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Don’t Let the Computer Take Your Job – a Framework for Rethinking Curriculum

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2019 ASEE Annual Conference & Exposition


Tampa, Florida

Publication Date

June 15, 2019

Start Date

June 15, 2019

End Date

October 19, 2019

Conference Session

Technological and Engineering Literacy/Philosophy of Engineering Division Technical Session 1

Tagged Division

Technological and Engineering Literacy/Philosophy of Engineering

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Paper Authors


Alan Cheville Bucknell University

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Alan Cheville studied optoelectronics and ultrafast optics at Rice University, followed by 14 years as a faculty member at Oklahoma State University working on terahertz frequencies and engineering education. While at Oklahoma State, he developed courses in photonics and engineering design. After serving for two and a half years as a program director in engineering education at the National Science Foundation, he took a chair position in electrical engineering at Bucknell University. He is currently interested in engineering design education, engineering education policy, and the philosophy of engineering education.

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John Heywood Trinity College Dublin

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John Heywood is professorial Fellow Emeritus of Trinity College Dublin- The University of Dublin. he is a Fellow of ASEE and Life Fellow of IEEE. he is an Honorary Fellow of the Institution of Engineers Ireland. He has special interest in education for the professions and the role of professions in society. He is author of Engineering Education. Research and Development in Curriculum and Instruction; The Assessment of Learning in Engineering Education; The Human Side of Engineering, and Empowering Professional Teaching in Engineering. Together with co-author Michael Lyons he received the best paper award of the TELPHE Division in 2018, and also the Division's Meritorious Award.

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Over the last decade there have been an increasing number of discussions on how information technology (IT) impacts the practice and structure of higher education. There are strong views on this subject with some claiming that higher education as currently defined is ripe for disruption while others claim that since the functions of the university have persisted for nearly a millennium claims of disruption are overblown. Since individual beliefs on the function or purpose of a university and the extent to, and rate at, which advances in IT will continue to be made are integral to this conversation it helps to clarify what aspects of IT align with universities functions.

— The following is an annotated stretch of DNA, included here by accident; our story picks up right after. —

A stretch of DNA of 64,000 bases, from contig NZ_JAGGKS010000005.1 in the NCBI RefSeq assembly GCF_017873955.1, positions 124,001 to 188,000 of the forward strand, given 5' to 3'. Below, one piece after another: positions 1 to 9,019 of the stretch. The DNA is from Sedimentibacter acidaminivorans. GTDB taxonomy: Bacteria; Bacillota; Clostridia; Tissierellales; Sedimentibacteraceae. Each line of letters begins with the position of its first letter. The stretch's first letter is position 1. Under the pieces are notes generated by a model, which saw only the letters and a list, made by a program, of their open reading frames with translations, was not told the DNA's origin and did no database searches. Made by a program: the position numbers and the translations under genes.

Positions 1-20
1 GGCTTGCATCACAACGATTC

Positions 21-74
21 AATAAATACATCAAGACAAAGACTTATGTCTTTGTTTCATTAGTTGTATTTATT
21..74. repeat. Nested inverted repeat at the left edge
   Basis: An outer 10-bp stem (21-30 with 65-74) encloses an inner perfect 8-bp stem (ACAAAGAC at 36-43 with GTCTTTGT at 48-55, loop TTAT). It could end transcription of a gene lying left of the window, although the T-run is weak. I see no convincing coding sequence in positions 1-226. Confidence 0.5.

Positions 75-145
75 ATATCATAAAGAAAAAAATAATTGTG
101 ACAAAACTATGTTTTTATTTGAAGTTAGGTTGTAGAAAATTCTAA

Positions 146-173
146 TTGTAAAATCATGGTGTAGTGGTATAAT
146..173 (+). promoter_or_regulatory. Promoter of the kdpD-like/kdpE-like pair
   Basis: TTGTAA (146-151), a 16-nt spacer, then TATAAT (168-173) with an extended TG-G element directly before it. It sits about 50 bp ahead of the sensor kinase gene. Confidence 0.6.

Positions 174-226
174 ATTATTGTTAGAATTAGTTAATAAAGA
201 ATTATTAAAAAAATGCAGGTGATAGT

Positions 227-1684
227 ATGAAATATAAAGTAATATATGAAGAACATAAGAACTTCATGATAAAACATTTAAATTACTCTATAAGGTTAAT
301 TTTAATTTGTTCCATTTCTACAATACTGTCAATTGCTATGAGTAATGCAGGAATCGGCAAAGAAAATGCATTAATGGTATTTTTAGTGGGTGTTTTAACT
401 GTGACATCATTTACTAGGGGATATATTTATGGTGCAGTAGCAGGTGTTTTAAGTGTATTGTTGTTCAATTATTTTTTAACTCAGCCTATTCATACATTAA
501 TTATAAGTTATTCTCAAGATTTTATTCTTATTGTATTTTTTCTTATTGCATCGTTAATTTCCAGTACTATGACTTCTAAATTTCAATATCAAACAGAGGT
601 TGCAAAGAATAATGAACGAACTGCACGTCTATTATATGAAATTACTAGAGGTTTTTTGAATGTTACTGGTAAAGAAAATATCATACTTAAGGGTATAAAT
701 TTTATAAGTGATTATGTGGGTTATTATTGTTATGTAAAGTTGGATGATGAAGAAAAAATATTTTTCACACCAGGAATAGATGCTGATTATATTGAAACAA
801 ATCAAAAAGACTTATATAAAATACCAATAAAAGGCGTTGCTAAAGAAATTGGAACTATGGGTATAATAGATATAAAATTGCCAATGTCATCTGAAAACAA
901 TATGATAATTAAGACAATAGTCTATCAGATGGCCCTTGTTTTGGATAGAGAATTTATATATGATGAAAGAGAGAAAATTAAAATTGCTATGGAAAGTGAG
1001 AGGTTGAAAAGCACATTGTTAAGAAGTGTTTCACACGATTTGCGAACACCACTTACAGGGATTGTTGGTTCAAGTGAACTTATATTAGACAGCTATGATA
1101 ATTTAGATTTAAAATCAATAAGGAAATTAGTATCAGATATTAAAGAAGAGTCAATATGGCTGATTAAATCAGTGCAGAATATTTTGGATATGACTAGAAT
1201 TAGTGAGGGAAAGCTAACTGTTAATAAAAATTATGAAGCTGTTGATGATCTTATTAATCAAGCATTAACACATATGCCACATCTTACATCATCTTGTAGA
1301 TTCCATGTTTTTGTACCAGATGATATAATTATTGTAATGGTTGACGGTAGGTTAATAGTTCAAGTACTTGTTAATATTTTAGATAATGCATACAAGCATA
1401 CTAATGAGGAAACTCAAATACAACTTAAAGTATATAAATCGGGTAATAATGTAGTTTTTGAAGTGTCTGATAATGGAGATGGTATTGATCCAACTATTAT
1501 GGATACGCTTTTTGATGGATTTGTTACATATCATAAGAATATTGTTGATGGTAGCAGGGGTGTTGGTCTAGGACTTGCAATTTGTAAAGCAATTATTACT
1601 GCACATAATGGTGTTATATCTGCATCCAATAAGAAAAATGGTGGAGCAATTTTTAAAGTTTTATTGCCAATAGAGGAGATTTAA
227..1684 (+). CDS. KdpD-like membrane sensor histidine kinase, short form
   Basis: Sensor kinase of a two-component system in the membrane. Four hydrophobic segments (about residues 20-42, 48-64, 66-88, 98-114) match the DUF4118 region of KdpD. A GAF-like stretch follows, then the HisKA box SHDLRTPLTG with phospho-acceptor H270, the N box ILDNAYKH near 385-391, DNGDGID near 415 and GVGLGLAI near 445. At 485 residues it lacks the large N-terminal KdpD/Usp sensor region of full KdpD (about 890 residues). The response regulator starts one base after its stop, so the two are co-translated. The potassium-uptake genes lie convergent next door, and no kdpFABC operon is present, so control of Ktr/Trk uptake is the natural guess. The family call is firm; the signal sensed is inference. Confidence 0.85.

It is proposed that the functions performed by a university form a framework that can serve as a lens to examine the changes stimulated by IT. The proposed framework is defined by four separate functions. A university’s learning function is based on enabling students to acquire necessary knowledges and skills. Its societal function prepares students to engage with each other in community as well as citizens who participate meaningfully in civic life. The economic function ensures students and faculty contribute meaningfully to a region’s economy and individuals get adequate return on their investment in education. Finally a university’s moral function gives individuals the guidance and experience to act in ways that contribute to a common good. Taken together these functions contribute to holistic development of the individual. It is proposed that this Learning-Societal-Economic-Moral (L-S-E-M) framework can be used to describe potential impacts of IT on university functions. In other words it provides a framework to discuss the aims which a university education should seek to achieve as pressures rise to shift its functions from humans to computers.

As digital technologies are increasingly adopted in education and cost pressures on institutions grow each of these elements will be affected. Due to new ubiquitous platforms, lower costs, and wider acceptance of online credentials both the learning and economic functions will be most strongly affected. However even within the learning function elements some skills are not easily shifted to online platforms and acquisition of tacit knowledge changes. Motivation, relationships, and new research from neuroscience on brain plasticity will affect to what extent the learning functions can be adequately supported in fully on-line courses. Similarly since the societal and moral functions require mentorship and community, shifting these functions to online platforms is more difficult. The L-S-E-M framework provides a useful lens to re-envision the purpose of a university and determine which functions should be maintained, which modified, and which further developed. Additionally the framework suggests possible alternatives for re-envisioning both curriculum and the partnerships universities need to pursue to adapt to the affordances and challenges posed by information technology.

Cheville, A., & Heywood, J. (2019, June), Don’t Let the Computer Take Your Job – a Framework for Rethinking Curriculum Paper presented at 2019 ASEE Annual Conference & Exposition , Tampa, Florida. 10.18260/1-2--32681

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